You may have also heard recently that there are numerous universities now offering online degrees? Some courses from some very prestigious universities are actually free. I think even Berklee school of music is offering some kind of online instruction? But then I knew a guy from there that had a Masters and really didn't know squat. Didn't even know what stereo actually sounded like. Honest to God... I mean go figure? And in an expensive high definition control room with a Sony DMP-100 digital console, plenty of API 3124's, Meyer HD-1's, everything that Manley made any was monitoring in Mono for over two years before I came in the door. And I found that quite idiotic. So not sure what that says about Berklee school of music's program? As far as I was concerned, he learned nothing. Good musicians don't always make good engineers regardless of their educational degrees. You either have the ability to think like an engineer or ya don't. And that's not necessarily something you can teach to everybody. Ya have to have a talent first for it. And that's true with anything you do in life. I know I'm certainly not a great singer even though I've done overdubs for numerous rock bands that can't sing their own backup vocals. Sometimes I have to tell them how to play their instruments. It's really amazing when ya get a guy who is a keyboardist with a string synthesizer. And they start to play the string synthesizer like a piano. No no no. When they play it that way, it sounds like a bunch of ducks quacking. And of course sounds nothing like a string track should. And then you tell them to play only the first and second violin tracks maybe the viola and nothing else. Then it sounds like a string track. You have to show them how to crescendo and decrescendo otherwise you get ducks again LOL. And many of these morons have degrees in piano. And they can't think any farther than that they are so limited. And I didn't even put a limiter on them LOL. It's already built into their brain if they had one?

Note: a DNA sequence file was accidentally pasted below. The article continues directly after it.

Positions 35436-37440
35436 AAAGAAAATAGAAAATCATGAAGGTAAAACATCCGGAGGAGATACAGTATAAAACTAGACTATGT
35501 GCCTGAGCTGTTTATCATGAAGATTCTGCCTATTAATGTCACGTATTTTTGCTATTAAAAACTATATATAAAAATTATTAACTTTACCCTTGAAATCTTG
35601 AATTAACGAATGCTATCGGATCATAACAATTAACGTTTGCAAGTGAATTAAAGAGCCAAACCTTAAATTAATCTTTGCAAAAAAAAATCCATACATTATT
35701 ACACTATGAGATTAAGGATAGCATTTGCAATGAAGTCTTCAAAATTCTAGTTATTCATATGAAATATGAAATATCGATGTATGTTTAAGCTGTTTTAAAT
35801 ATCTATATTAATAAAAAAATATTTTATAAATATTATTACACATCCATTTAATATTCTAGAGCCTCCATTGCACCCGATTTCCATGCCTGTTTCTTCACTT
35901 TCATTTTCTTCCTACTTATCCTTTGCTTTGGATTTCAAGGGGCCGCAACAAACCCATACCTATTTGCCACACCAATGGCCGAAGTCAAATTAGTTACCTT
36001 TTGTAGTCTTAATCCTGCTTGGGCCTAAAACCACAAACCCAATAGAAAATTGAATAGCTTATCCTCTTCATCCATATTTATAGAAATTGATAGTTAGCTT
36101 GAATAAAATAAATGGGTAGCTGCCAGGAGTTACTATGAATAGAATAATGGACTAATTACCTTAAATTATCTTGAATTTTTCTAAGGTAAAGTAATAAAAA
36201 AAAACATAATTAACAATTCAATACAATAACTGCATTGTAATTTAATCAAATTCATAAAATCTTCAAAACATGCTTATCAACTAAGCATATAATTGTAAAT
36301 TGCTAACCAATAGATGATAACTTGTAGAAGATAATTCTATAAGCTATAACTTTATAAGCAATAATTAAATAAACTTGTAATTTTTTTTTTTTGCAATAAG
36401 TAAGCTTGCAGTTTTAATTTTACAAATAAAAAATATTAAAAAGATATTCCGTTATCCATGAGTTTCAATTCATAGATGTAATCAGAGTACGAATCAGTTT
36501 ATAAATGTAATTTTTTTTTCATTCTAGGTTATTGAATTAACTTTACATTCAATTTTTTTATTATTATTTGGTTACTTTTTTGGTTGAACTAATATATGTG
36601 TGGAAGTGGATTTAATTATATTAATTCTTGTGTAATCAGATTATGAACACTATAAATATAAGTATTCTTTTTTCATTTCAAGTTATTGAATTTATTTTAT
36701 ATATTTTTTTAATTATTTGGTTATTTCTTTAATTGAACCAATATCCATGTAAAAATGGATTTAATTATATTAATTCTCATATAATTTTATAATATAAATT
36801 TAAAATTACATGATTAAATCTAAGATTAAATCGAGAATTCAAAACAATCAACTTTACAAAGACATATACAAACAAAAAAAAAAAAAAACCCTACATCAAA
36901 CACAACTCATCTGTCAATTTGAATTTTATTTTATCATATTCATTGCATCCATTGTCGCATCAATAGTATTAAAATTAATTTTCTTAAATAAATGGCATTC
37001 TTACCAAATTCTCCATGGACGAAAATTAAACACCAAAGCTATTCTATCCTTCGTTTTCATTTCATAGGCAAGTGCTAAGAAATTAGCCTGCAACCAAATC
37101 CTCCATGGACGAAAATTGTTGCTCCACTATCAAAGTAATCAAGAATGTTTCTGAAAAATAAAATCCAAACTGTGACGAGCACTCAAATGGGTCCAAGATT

I don't have a brain at least not much of one. And I can prove it!
    Mx. Remy Ann David
  4. DonnyThompson

    DonnyThompson Distinguished Member

    One thing to consider, past Remy's valuable advice, would be to look into some kind of private instruction. If there is a studio located near you that you find has a reputation for releasing a great audio product, then maybe what you want to do is offer the engineer his or her hourly studio rate to teach you in a hands-on environment. The best scenario would be to find someone like that who would be willing to teach you on your own equipment, but you could certainly still learn a lot about EQ, pre amping, gain staging, gain reduction, downward expanders, mic placement and technique, etc., if you were to go to them.

    Just don't expect it for free. Good engineers have spent thousands of hours honing their craft, and in some cases, have paid a lot of money and spent valuable time for their own education, so approach them with the respect that a professional like that deserves; don't expect someone to do it for nothing or out of the love in their heart... LOL

    If you do find a great engineer who is willing to hire themselves out for private instruction, you'll be amazed at just how much you can learn in just a few hours, if you are really focused, willing to learn, humble, and pay close attention. Will this make you a professional engineer? No. The only thing that will do that is time and experience, but it's a great place to start.